There Is No Harmony In A Patent Thicket

from the just-thorns dept

This is the sixth post in a series of posts looking at the question of intellectual property rights in both China and India. We've got one more post to go.

Why Intellectual Property Is Insufficient For Economic Development In China And India

The strong focus on intellectual property presented by advisers to China and India miss the ecosystem in which useful innovation takes place. This ecosystem includes, among other things, education, entrepreneurship and openness. For example, intellectual property can only add to growth when coupled with trade liberalization, something India significantly lacks (Gould 1996). However, because a larger market provides a larger incentive for commercial innovation, some researchers have found that with increased market size should come decreased intellectual property (Boldrin 2005). This finding, that for every 2% of economic growth, the duration of IP should be reduced by 0.5% would have significant implications in rapidly growing China and India, but it receives little to no attention amidst the drive for ever stronger intellectual property. Finally, even though intellectual property may stimulate cross-border licensing of technology, it is unlikely to bring a sudden inflow of foreign investment because other facts account for the variation in the behavior of MNCs in different countries (Fink 2005).

Watch out for the Patent Thicket

As China and India are exhorted to increase intellectual property protection and enforcement to higher standards - “harmonization” in the rhetoric of its proponents - they risk emulating the detrimental IP systems of the developed world. The United States, widely viewed as the most innovative nation in the world, has a patent system that  has, according to Jaffe, "become sand rather than lubricant in the wheels of American progress” (Jaffe 2004). Even more worrying, the trend in international intellectual property is actually speeding past the American level of protection, raising concerns that the incredibly strong IP in countries will diminish, rather than promote, innovative capabilities.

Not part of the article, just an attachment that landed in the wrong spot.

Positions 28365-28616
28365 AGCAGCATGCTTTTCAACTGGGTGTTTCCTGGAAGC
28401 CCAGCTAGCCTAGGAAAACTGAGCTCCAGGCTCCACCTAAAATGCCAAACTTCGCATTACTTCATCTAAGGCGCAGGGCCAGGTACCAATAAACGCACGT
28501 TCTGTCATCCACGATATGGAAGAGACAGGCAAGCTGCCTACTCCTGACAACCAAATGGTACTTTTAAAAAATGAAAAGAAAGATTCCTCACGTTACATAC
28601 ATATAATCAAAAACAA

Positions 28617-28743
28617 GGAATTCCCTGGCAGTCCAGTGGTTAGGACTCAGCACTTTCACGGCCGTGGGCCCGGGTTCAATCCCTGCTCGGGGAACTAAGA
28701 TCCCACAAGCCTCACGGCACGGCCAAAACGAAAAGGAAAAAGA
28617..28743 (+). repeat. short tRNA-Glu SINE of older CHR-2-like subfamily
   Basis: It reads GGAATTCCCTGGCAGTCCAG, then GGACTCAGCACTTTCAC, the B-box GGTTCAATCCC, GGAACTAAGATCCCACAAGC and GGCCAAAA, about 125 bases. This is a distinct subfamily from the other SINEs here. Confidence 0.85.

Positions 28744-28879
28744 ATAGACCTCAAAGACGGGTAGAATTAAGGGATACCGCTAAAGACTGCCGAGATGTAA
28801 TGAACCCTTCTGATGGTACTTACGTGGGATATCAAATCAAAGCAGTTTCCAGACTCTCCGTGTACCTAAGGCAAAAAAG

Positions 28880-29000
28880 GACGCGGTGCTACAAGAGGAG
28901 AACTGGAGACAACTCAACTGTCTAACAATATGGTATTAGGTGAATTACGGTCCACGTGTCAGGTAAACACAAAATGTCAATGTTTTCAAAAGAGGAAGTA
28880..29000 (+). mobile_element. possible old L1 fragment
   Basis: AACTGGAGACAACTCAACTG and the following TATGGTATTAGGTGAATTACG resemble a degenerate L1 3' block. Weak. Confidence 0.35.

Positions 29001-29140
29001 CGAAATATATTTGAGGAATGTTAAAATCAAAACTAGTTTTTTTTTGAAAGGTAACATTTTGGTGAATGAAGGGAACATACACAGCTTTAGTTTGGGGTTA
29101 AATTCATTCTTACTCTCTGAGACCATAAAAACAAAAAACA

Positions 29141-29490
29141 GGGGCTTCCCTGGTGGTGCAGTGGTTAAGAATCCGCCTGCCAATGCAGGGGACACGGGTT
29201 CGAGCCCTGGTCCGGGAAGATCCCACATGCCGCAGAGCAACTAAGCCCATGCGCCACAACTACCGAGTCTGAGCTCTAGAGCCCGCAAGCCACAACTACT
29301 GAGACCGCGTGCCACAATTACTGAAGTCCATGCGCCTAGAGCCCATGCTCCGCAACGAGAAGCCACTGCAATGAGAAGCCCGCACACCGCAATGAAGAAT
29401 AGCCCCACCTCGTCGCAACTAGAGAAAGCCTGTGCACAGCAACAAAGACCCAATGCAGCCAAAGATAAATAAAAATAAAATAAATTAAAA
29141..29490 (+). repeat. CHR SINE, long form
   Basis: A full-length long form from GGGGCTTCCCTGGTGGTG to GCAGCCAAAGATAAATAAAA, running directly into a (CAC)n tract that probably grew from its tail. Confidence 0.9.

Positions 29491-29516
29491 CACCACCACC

Patent thickets - "a dense web of overlapping intellectual property rights that a company must hack its way through in order to actually commercialize new technology" - and the "tragedy of the anticommons" - where "too much ownership... wrecks markets, stops innovations and costs lives" - are useful concepts for policy-makers in China and India to keep in mind as they are encouraged to increase their intellectual property. Instead of being incentives for innovation, 47% of firms are using patent portfolios in negotiations and 50% as defensive protection from lawsuits (Boldrin 2008). If China and India grant patents too broadly, they risk overshooting privatization, likely stunting the domestic growth of complex technologies and innovations whose production will be covered by dozens of competing patent claims (Jaffe 2004). This will only be exacerbated by bad standards that do not restrict exclusive rights to truly novel, useful and non-obvious inventions (Boyle 2008).

Are China and India Overshooting Optimal Intellectual Property?

There is already evidence that the two emerging superpowers are making these errors. East Asian countries are patenting at a per capita rate of 4 times the developed world, leading to quick patent quantity convergence (Brahmbhatt 2007). China, whose patent office led the world with 800,000 applications in 2008, is now also home to the most patent lawsuits per year (“Battle of Ideas”). While, prima facie, the enormous absolute populations of China and India will likely make their patenting activity among the highest, given the relatively small sectors engaged in truly innovative work, these figures are worrying. In fact, the same motivations that have been fingered as the causes of the American patent system’s woes – government downsizing and competitiveness – are currently present in China and India, increasing the likelihood that they follow America’s folly (Jaffe 2004).